It’s a typical weekend morning and dozens of Limeños are out shopping at the Surquillo Market Number 1. July has arrived, and Peru’s Independence Day is only a few weeks away. Just outside the market’s entrance half-a-dozen car washers are busy wiping down cars, and everywhere you look vendors are selling Peruvian flags of all sizes, along with other patriotic paraphernalia.
The informality of the market is hard to ignore. Scores of vendors stand outside the market’s walls, selling everything from blenders and sweatshirts to hand-carved wooden toys and food. Stores inside the building aren’t necessarily any more formal, and some feature the always popular bootlegged DVDs and pirated books.
Sergio Masa, a street vendor who looks to be in his late sixties, has set up his cart on the sidewalk a few feet from the market’s entrance. Sergio sells all sorts of eyewear, and offers me a pair of new reading glasses for 50 soles, around $18 USD.
“You’ll need to bring in your script,” he says, sitting on a stool behind his makeshift counter. Passersby stop to look at the glasses inside his display case.
“I can have them ready in two days,” Sergio adds, and goes on to show me a pair of bifocals a customer ordered from him last week. Nearby, Delia Condori, a short and slender woman, is standing by a doorway next to two wooden racks that feature dozens of pirated books, including bestselling titles like Fifty Shades of Grey, the Steve Jobs biography and Dan Brown’s Inferno.
She offers to show me more books, and brings me into her small stand inside the building located just a few feet from the doorway. Inside even more pirated books line the shelves of a green bookcase.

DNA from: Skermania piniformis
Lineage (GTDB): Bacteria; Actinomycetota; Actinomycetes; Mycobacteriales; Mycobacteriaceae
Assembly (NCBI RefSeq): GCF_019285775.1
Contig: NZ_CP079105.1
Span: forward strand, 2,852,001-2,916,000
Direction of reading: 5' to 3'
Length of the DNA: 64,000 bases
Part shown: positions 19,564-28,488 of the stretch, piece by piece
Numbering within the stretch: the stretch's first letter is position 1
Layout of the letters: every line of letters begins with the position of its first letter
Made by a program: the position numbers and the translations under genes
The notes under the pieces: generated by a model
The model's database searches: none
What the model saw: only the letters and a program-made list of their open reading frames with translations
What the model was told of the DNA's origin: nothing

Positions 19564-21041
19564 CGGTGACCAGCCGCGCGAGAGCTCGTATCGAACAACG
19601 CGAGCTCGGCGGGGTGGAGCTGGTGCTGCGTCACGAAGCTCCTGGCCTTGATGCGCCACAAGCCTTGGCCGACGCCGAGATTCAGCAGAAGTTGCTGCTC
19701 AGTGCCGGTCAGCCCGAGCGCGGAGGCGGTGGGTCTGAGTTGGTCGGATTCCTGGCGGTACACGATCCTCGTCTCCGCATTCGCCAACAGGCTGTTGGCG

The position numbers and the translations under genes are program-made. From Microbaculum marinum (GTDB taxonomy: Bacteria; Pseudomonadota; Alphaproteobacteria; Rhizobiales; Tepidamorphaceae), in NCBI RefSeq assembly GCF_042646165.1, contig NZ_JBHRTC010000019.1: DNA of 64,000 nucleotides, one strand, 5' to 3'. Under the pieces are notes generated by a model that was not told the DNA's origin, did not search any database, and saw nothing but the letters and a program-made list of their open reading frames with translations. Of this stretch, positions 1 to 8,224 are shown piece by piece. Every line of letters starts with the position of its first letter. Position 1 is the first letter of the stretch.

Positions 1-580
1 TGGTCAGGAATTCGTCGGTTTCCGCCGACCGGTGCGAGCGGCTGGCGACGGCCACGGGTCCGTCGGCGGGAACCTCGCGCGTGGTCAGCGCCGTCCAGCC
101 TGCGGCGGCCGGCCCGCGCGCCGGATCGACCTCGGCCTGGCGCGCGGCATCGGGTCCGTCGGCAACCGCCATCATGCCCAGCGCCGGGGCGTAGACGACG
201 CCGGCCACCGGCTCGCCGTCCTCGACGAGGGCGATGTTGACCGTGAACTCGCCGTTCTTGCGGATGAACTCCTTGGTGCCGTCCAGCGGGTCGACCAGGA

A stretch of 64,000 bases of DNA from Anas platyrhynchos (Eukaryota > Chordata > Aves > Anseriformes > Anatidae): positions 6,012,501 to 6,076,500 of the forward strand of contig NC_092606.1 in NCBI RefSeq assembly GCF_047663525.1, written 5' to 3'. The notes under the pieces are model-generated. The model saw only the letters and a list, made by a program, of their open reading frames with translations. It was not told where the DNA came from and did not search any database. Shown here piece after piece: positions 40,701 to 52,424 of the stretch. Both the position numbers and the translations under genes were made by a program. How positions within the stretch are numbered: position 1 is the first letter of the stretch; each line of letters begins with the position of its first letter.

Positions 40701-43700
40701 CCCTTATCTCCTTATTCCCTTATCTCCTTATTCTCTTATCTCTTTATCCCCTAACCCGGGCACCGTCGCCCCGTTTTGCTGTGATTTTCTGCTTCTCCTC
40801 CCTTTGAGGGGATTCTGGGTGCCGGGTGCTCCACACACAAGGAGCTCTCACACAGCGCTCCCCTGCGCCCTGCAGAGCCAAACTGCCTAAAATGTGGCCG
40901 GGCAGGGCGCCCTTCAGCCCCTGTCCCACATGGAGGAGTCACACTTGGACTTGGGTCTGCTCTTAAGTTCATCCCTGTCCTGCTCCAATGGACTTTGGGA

“I have the Game of Thrones collection, all five books” she says, handing me a copy. The strange cover, cheap paper and slanted text make it obvious that the book is a pirated copy. “It’s a popular television series,” she says, and offers to sell me the book for 20 soles (about $7 USD). Delia adds that she’s already sold out of the first book in the series. “I will have some more copies this week,” she promises, handing me her light-blue business card.
The market, like many in Lima, has become a hub for all types of commerce, and provides a place for many informal vendors to gather and seamlessly integrate with the formal world. Much like the Polvos Azules shopping center, Surquillo depicts to what degree informality has become institutionalized in the city.
Last April a group of street vendors were evicted from the nearby Surquillo Market Number 2 after local officials claimed they were blocking emergency exits. According to a local paper, some of the vendors had been stationed at the market for over 30 years before being evicted.
But at Surquillo’s Market Number 1 vendors continue to make a place for themselves on the street. Police officers stroll by street vendors selling pirated CDs – one even stops to check out the selection. A woman is grilling chicken on skewers from a makeshift barbecue made from an old shopping cart. Opposite her, two women have set up shop, and are displaying the different varieties of tamales they sell. “These are homemade,” one of them says proudly. She tells me they come to this very spot every weekend and holiday to take advantage of the heavy pedestrian traffic the market pulls in.
They sell three different kinds of tamales, and prices range between two and three soles apiece. “The favorite is the pork tamale,” she says. “It’s the one with the most flavor.” The other woman, wrapped in a heavy gray coat, says they’ve become a destination for shoppers who are feeling peckish. Sales, she says, have been steady, and customers leave happy. “They like what we offer.”